Perhaps one of the most recognisable icons in the world, the Starbucks’ lady is a welcome sight for coffee lovers! Steeped in Greek mythology, the original logo was a “twin-tailed mermaid”, or siren that lured sailors to shipwreck. With origins in coffee too, Lloyd’s Register has its own lady with an air of mystery. Although in use for over two centuries – we still don’t know exactly who she is!
Affectionately known as the “Ladybadge” she has been compared to Pallas Athene, the Greek goddess of wisdom. Or could she be based on Britannia, who traditionally dominated the seas? In which case our lady may be based upon Britannia’s inspiration, Lady Frances Stuart, King Charles II’s mistress!
Beginning as a siren, the first Ladybadge appeared in 1799, with an anchor and the Register Book beneath an all-seeing eye, a nice touch for a society looking out for risks! The design changed radically when Lloyd’s Register was re-constituted in 1834. The nymph replaced by a full-scale goddess, and the ship, previously heading for the rocks, now safely sailing away. This became the most famous style of Ladybadge and was used on the cover of the Register of Ships until 1975.
Over the years the Ladybadge was redrawn several times including by Harry Cornish (Chief Ship Surveyor), Ernest Hicks Oliver (Editor of the Register of Yachts), Eric Fraser (a well-known British illustrator), and by Reynolds Stone (illustrator and engraver). Fraser’s version was dubbed ‘the naughty lady’ as in upholding Classical Greek tradition, her left breast was bared, symbolising succour to those in need. If the Ladybadge is indeed based on Pallas Athene, it explains why Cornish clothed her in Greek costume and breastplate with a caduceus (Mercury’s wand), the only concession being to replace her helmet with a modern mural crown- symbolic of the City of London.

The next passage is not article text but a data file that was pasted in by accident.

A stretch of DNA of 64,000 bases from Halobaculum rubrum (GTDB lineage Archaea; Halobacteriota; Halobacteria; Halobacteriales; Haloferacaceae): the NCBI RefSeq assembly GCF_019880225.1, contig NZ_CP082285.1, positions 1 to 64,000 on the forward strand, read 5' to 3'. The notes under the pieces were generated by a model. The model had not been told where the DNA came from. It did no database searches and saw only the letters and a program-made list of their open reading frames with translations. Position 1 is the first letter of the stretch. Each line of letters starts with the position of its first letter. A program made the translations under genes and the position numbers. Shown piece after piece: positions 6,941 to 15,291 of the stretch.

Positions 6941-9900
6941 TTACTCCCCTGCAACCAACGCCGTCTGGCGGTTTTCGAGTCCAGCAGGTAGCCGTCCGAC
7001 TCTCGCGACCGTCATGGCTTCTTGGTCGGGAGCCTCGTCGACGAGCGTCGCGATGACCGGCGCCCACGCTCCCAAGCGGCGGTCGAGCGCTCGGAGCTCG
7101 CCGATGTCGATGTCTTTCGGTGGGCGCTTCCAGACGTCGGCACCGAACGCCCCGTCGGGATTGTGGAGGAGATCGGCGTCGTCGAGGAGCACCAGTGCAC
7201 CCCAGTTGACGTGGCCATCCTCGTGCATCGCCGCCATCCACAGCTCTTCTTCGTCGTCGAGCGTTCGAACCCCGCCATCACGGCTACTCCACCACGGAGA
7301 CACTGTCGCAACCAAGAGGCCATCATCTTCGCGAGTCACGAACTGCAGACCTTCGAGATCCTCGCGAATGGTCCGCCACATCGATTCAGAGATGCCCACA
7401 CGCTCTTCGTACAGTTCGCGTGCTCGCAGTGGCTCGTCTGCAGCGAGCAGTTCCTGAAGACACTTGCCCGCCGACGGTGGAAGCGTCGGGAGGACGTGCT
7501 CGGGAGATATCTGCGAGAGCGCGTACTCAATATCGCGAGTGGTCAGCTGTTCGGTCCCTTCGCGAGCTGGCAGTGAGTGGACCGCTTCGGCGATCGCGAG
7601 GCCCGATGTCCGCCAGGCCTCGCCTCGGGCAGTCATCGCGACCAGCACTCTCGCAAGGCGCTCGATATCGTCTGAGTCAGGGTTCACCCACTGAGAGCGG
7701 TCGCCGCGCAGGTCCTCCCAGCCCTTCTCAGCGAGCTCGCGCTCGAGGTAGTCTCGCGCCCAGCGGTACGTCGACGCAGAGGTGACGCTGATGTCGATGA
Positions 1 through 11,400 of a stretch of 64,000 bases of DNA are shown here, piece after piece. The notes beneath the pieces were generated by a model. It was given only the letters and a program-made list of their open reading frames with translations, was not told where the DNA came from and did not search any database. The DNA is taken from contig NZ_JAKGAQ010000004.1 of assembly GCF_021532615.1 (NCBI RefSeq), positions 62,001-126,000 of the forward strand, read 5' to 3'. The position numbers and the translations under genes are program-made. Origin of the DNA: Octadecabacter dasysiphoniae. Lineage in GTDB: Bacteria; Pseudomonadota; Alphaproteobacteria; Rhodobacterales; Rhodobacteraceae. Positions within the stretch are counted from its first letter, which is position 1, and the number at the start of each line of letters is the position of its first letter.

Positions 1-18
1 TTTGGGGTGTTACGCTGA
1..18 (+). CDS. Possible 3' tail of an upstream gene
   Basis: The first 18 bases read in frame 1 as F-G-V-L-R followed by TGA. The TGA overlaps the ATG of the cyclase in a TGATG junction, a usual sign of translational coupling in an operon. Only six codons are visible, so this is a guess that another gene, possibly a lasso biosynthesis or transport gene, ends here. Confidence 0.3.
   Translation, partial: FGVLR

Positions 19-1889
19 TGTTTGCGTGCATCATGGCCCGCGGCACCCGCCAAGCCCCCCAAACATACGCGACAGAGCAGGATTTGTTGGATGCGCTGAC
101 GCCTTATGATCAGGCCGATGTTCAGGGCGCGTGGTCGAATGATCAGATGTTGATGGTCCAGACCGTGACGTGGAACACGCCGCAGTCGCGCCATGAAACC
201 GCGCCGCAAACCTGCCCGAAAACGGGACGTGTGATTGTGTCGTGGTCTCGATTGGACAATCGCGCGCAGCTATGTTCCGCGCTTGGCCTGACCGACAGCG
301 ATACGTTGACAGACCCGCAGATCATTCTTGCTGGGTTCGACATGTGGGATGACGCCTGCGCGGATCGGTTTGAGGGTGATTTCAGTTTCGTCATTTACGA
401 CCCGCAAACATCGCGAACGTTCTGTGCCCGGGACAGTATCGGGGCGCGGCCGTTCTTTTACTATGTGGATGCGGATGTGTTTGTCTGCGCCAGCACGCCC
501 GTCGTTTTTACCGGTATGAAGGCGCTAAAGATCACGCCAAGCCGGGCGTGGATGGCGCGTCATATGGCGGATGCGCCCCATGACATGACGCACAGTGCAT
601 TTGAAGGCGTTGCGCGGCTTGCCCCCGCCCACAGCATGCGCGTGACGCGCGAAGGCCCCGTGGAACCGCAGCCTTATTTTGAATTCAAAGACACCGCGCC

The lady also appears on our Coat of Arms incorporated in 1958, together with our first symbol from 1775, an anchor, representing hope, security, and strength – an appropriate badge for a ship classification society! She also holds an open scroll symbolising the sharing of knowledge.
One Ladybadge from the 1950s is shrouded in mystery. She just appeared during the time of Sir Kenneth Pelly’s chairmanship. His secretary offered him a choice between the old or new notepaper, “Which version do you prefer” she asked flustered, “the fat lady or the thin lady?”. This version was adapted in 1970 by Graham Pumphrey, Chief Technical Illustrator. The lady remained unchanged, but the anchor chain and legend were adapted and our 1760 origins emphasised. The Ladybadge was revamped again in the 1980s, with a new larger font style accentuating the foundation date
Just as the Starbucks’ lady has evolved for the modern age, so too has our logo. Today it takes inspiration from the Lloyd’s Register (LR) steel testing stamp – the brand that surveyors stamped into steel as proof of approval from 1884. It is a logo drawn from a long heritage yet designed for the digital age.